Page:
McCarthy: I love the redesign, yeah. I love it.
GamesBeat: But how do you feel about that aspect of the competition?
McCarthy: My view is that competition is good for gamers. Good stuff happens for gamers when we have competition overall. I’d say we’re on a different journey. We’re committed to this idea of going across Windows 10, our family of devices on Xbox One.
The thing we haven’t even talked about is Xbox Live. You saw Xbox Live yesterday showing up on iOS and Android showing up on Minecraft. We’re using Xbox Live as connective tissue to create social experiences there.
GamesBeat: Xbox Live is your differentiator?
McCarthy: It really is. We have the push to multiple platforms. We have the commitment to delivering the fastest and most reliable gaming network out there. And then the new features we keep rolling out—groups on Xbox Live is going to be huge, creating spaces for more people with shared interests and unique play styles and all these different things. Looking for group is going to help as well. Arena is going to provide some structure.
Our emphasis on Xbox Live at our conference is almost more important than anything else. It’s the glue that brings everything together. It ensures that people can keep playing across all these devices.
GamesBeat: I wonder if some of the message on Scorpio is that this trend of Xbox gaming and Windows gaming coming together—it’s becoming even more cozy with Scorpio. Is this basically a PC?
McCarthy: Someone asked me that yesterday. We’re not going to walk away from what makes a console great. That guarantee that my games are going to work on this device, on all of our Xbox One devices moving forward. There are unique benefits that come when we start to look at the ecosystem. Xbox Play Anywhere is such a great opportunity for us to say, “Why don’t we have shared progress and achievements and saves across all these things?” We can do that with Xbox Live.
GamesBeat: I thought that would complicate the usual Sony exclusive, a game that runs on PS4 and PC. If it runs on PC, now it’s going to run on Xbox, right?
McCarthy: Obviously our lens was our gamers telling us that they want to be able to work across our ecosystem, play across our ecosystem overall. It just made a lot of sense for us to deliver that functionality.
GamesBeat: If the time came to upgrade Scorpio, would it upgrade in a manner similar to PCs, or the way a console handle it?
McCarthy: We have some time ahead of us to share more specifics on Scorpio. The thing that’s close to PC—obviously there’s Windows 10 architecture underneath it. But it’s more about aligning the specs for us, getting to that six teraflops to unlock true 4K solutions overall.
GamesBeat: As far as surprising people, where do you think you wanted to surprise your audience with this show? I’m assuming that not all of the leaks that happened in advance were intentional.
McCarthy: It’s a hard thing. People work so hard — not just within the Xbox team, but at our partners – to bring this stuff together. You do want to surprise and delight at the show. I will say, regardless of what gets out there, our excitement around being able to tell that story end to end—to tell the story of playing without boundaries, you must have all the component pieces together.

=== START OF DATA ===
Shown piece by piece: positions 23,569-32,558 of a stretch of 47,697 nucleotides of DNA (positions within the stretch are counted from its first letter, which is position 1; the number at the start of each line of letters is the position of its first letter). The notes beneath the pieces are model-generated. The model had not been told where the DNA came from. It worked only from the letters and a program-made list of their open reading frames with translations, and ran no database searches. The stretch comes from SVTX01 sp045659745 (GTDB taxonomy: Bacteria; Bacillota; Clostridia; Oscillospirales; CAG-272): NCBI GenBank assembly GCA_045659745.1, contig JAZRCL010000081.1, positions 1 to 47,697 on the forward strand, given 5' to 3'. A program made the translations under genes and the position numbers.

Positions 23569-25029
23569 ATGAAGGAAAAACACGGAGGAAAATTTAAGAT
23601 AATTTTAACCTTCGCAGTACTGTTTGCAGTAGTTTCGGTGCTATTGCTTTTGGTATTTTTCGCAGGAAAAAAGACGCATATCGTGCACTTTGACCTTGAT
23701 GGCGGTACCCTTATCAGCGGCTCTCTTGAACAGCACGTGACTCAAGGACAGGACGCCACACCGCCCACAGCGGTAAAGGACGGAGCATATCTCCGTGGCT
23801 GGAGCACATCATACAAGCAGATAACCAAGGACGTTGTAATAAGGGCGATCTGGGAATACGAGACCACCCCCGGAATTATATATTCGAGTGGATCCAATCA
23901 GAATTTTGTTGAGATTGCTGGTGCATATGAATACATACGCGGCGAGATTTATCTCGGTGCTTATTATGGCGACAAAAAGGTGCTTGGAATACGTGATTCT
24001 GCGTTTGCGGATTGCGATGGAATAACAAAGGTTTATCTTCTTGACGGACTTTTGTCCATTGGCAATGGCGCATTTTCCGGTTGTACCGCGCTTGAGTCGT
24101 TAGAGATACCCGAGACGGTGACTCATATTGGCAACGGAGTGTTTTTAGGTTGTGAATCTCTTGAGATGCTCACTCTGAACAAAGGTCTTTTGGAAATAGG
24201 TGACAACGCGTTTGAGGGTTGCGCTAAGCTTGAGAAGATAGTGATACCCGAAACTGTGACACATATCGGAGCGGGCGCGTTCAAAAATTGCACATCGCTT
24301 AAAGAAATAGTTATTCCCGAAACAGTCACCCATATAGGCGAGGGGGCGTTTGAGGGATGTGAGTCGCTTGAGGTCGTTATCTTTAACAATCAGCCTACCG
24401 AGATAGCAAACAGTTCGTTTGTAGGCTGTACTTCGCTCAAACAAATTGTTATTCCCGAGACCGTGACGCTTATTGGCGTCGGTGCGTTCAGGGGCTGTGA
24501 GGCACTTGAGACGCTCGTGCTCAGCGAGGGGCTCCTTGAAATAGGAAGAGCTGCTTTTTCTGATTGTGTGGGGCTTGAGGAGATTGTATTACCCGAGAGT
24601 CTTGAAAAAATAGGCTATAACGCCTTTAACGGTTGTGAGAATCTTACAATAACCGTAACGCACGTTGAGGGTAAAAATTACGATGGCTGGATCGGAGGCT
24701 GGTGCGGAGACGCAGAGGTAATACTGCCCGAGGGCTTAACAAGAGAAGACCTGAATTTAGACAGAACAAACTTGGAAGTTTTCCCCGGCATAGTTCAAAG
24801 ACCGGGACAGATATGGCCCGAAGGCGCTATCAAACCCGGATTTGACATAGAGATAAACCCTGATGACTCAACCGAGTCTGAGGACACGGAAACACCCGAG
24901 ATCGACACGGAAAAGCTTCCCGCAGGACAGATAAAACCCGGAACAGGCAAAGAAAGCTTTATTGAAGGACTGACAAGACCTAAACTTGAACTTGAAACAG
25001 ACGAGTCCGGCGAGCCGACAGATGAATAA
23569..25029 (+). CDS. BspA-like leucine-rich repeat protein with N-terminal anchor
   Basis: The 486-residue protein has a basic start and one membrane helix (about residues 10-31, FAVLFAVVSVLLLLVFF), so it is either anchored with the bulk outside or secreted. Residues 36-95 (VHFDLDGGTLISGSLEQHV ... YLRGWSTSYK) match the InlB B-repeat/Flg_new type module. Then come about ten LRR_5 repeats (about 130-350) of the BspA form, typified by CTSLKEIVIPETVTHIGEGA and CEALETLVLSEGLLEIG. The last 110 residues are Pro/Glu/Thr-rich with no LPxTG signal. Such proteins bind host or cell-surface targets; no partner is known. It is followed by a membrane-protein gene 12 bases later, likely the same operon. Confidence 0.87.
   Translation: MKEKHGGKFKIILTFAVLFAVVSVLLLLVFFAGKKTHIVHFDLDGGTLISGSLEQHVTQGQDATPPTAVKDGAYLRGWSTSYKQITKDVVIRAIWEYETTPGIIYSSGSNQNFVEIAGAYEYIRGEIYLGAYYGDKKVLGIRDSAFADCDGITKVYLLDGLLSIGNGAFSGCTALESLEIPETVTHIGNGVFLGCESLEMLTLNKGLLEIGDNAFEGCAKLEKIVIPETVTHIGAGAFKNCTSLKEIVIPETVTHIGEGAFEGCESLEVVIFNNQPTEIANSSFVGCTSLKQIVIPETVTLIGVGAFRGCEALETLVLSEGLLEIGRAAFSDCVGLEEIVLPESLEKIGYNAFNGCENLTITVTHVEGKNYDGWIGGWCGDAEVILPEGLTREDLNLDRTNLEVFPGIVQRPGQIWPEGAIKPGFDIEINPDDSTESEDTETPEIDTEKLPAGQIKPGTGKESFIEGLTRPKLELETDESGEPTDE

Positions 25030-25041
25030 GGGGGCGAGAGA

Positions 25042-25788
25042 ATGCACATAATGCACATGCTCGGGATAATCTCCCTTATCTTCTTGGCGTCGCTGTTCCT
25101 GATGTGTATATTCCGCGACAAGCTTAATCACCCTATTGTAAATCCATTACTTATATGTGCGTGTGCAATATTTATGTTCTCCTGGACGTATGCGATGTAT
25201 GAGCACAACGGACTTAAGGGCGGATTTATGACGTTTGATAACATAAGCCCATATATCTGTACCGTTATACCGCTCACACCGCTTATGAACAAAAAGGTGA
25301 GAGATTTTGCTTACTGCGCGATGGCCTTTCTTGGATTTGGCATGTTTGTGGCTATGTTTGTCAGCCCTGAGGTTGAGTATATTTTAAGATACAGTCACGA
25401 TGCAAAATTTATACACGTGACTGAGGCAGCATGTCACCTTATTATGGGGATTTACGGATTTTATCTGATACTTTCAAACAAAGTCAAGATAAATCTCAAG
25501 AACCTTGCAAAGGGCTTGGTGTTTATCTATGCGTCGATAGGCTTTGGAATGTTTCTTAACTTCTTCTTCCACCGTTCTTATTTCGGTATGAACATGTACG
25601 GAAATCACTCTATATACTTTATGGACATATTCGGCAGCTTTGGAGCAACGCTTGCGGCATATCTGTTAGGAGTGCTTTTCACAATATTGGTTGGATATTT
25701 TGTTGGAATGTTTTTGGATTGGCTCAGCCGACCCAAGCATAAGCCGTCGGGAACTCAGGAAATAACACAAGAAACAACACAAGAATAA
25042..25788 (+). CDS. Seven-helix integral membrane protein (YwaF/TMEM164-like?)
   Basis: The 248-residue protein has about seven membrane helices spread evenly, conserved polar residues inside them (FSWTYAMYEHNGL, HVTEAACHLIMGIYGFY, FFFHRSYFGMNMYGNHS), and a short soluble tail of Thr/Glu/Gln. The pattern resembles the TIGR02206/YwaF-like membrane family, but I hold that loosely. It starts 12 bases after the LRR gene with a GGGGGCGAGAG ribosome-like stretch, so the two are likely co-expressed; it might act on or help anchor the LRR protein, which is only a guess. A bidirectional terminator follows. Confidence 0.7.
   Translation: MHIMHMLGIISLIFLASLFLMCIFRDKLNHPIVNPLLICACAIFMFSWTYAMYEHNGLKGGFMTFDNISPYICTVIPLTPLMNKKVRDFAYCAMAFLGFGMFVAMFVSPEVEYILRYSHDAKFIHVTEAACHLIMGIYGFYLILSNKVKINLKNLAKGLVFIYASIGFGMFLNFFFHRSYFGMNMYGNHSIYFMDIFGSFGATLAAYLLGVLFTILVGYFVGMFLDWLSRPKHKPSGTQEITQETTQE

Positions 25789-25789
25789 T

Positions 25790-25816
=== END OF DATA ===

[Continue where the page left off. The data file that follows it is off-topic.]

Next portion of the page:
That goes across our content lineup in terms of features we’re delivering, and features like Xbox Play Anywhere. That goes across our service with things like cross-network play and support for Xbox Live on other networks overall. It goes to the idea of devices that have this compatibility across “generations.” Being able to bring that story together in totality, that’s the value of the show for us.
GamesBeat: How is the whole first-party system working now? Are there more people working on games than ever within Microsoft?
McCarthy: I can’t speak to the number of people, but lineup-wise 2016 and 2017 is the largest lineup from first party we’ve brought overall. It’s a great time to be delivering that to our Xbox fans and our Windows 10 fans.
GamesBeat: So the level of investment is as strong as ever?
McCarthy: We believe strongly in the power of first party to prove things out. We’re learning what it takes to offer great experiences on Windows 10 through first party. We have 4K going on Gears of War Ultimate Edition and Forza Apex. Our commitment to the first-party space is huge for us.
GamesBeat: The backward compatibility from Scorpio on down to Xbox One, what does that mean? I don’t know how you define that. Head of Xbox Phil Spencer made the point that when you go ahead with a new feature you’re going to make sure it stays backward compatible.
McCarthy: I’d honestly just call it compatibility—
GamesBeat: You buy an Xbox One game, it’ll run on Scorpio?
McCarthy: Absolutely, yeah. Your controller’s going to work. The library will come right across. Games made in 2017 are going to work across our Xbox One device family as well.
GamesBeat: Anything else you’d like to point out today?
McCarthy: What are you excited to play out on the floor?
McCarthy: Yeah, it’s awesome. What do you think about the social element to it?
GamesBeat: A lot of it is going to depend on the quality of the matchmaking. Are you playing with friends or with strangers? You’re very dependent on the person who steers the ship.
McCarthy: Literally and figuratively, yeah. This is where it’s key for things like clubs. Looking for group—to be able to get to a group of trusted individuals and find someone to steer the ship, like you say. It’s very innovative, though. I like what they’re doing.